Like so many of the towns on the Derwent River Ouse was explored soon after the establishment of the settlement at Hobart Town. However settlers did not move into the area until the 1820s.
One of the first buildings in the town was the Anglican Church of St. John the Baptist.In the 1830s when St Peter's Church was being built at Hamilton people began to settle around the present site of Ouse. Although there was only 16 km between the two settlements the Anglican church decided that the journey every Sunday over rough roads was too difficult for committed parishioners and so by 1842-43 the Ouse Bridge Chapel of St John the Baptist had been erected. The building was constructed with a combination of local contributions and voluntary labour. The church was consecrated in 1867 and, today, it is notable for its impressive stained glass windows and its interesting memorials to the early settlers in the district.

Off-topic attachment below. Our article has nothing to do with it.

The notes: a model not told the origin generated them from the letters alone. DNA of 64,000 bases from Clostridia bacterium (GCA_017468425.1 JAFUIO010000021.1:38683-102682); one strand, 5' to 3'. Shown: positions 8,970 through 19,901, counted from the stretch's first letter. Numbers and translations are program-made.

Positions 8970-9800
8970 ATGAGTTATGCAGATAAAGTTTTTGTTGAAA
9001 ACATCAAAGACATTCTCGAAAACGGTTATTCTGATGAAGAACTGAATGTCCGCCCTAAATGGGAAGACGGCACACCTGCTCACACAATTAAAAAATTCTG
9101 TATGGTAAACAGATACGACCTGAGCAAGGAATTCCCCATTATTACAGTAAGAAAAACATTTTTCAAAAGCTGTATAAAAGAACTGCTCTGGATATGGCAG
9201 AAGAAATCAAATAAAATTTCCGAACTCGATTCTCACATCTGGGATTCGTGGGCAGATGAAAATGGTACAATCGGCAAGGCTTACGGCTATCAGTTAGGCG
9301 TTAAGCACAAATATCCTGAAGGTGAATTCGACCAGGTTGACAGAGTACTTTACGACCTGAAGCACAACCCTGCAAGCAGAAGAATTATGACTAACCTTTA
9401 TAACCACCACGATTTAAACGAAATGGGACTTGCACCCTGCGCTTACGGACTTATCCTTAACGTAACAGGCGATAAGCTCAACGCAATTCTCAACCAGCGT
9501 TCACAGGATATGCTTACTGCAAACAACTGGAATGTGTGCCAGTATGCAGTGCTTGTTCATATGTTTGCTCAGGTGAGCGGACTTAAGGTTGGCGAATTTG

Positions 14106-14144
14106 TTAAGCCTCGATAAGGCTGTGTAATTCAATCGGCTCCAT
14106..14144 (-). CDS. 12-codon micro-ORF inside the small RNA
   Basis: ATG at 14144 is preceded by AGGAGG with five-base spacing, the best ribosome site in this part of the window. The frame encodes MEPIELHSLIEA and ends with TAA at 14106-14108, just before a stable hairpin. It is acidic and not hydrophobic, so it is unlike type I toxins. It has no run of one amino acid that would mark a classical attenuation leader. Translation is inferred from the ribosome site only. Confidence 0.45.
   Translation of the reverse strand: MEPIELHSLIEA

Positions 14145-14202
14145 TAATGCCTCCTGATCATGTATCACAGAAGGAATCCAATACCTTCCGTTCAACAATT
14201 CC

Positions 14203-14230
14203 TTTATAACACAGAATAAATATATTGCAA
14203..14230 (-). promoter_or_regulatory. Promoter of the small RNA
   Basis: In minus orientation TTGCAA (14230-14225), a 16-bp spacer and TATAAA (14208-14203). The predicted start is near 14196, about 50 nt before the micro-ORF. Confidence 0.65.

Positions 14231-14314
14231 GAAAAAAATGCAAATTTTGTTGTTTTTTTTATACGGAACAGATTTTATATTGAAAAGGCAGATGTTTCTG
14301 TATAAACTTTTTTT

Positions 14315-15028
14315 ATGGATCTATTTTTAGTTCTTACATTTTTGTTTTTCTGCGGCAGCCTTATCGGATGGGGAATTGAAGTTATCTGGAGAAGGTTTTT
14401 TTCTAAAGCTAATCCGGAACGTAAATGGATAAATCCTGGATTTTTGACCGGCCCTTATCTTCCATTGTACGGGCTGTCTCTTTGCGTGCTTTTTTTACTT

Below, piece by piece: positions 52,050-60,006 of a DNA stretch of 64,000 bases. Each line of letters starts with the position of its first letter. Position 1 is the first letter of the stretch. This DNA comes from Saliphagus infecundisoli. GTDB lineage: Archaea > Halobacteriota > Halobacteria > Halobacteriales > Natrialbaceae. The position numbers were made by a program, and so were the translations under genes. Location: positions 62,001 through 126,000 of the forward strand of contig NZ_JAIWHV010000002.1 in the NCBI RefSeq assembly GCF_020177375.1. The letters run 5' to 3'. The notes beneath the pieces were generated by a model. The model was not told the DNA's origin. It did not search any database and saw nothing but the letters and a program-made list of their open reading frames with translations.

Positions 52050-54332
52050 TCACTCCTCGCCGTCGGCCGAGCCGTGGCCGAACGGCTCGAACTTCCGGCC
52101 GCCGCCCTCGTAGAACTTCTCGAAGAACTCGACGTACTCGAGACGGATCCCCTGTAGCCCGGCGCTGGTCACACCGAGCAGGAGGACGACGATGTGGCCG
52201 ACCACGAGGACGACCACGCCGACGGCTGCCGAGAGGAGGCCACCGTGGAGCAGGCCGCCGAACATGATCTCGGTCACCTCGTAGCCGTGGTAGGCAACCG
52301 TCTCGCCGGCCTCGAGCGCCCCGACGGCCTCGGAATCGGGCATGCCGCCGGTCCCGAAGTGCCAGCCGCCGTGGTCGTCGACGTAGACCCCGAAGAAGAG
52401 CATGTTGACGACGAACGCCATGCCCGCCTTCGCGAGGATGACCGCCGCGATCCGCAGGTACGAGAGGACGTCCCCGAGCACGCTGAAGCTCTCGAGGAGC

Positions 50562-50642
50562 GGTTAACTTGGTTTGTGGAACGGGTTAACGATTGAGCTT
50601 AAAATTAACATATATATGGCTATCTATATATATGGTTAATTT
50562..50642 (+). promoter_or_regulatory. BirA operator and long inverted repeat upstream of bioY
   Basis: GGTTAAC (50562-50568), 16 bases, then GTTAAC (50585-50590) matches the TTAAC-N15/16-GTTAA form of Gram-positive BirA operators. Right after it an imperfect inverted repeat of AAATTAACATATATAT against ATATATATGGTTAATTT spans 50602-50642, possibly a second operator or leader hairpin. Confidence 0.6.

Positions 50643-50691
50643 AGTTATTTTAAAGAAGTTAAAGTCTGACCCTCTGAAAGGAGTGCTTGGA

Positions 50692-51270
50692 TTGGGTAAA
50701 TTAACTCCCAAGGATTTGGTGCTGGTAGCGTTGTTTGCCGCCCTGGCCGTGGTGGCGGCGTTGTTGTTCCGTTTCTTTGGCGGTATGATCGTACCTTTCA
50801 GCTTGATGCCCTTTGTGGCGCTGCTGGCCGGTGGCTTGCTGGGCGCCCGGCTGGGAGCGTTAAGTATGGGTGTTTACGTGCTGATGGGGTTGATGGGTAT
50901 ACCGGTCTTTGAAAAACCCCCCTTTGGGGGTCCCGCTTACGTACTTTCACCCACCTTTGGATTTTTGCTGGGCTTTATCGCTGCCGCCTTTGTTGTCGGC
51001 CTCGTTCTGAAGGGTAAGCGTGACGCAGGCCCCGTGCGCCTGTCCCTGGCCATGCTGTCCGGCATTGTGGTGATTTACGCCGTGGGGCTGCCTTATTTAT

There seems to have been some confusion over the town's name in the mid nineteenth century. In the 1840s it was known as Ousebridge which by the 1850s had become Ouse Bridge. By the 1860s it had been reduced to Ouse.
The town's brief brush with literary fame occurred in the 1820s and 1830s when David Burn, Australia's first playwright, lived in a country house named Rotherwood near Ouse. His play The Bushrangers was performed in Edinburgh in 1829 and in 1842 a collection of his writings, Plays and Fugitive Pieces, was published in Hobart. It was the first collection of plays published in Australia.
Other buildings in the area which date from this period include 'Cawood', a two storey Georgian stone house which was built in the late 1820s and stands off Tor Hill Road and the 'Millbrook Water Mill' in Victoria Valley Road which dates from 1843.